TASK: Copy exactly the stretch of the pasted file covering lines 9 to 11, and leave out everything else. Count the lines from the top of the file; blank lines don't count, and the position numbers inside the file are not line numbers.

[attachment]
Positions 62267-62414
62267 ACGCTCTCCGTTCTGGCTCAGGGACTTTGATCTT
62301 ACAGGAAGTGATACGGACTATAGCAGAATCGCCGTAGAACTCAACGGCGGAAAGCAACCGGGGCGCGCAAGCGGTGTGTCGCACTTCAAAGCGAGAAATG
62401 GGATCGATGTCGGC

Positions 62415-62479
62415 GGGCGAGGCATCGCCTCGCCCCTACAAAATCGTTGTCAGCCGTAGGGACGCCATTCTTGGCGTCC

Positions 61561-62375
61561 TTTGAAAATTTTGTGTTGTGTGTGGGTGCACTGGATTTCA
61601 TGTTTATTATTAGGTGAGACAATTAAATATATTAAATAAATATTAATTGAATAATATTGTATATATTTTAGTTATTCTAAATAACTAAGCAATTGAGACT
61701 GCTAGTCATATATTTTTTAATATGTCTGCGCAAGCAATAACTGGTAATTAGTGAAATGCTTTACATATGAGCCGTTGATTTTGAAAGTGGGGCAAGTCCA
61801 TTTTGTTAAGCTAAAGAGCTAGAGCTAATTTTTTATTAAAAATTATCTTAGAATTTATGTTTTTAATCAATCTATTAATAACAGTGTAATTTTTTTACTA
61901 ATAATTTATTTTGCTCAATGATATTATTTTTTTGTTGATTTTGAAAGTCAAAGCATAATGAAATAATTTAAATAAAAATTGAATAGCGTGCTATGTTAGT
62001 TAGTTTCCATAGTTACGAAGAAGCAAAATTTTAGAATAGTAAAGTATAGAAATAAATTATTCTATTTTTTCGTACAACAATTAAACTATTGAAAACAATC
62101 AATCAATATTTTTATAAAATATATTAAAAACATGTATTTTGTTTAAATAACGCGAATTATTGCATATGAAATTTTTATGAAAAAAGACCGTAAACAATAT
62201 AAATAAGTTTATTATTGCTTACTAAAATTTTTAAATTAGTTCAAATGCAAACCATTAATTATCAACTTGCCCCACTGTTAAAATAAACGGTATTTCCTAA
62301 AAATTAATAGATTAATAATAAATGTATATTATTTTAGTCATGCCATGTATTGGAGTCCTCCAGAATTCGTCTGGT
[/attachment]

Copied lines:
61601 TGTTTATTATTAGGTGAGACAATTAAATATATTAAATAAATATTAATTGAATAATATTGTATATATTTTAGTTATTCTAAATAACTAAGCAATTGAGACT
61701 GCTAGTCATATATTTTTTAATATGTCTGCGCAAGCAATAACTGGTAATTAGTGAAATGCTTTACATATGAGCCGTTGATTTTGAAAGTGGGGCAAGTCCA
61801 TTTTGTTAAGCTAAAGAGCTAGAGCTAATTTTTTATTAAAAATTATCTTAGAATTTATGTTTTTAATCAATCTATTAATAACAGTGTAATTTTTTTACTA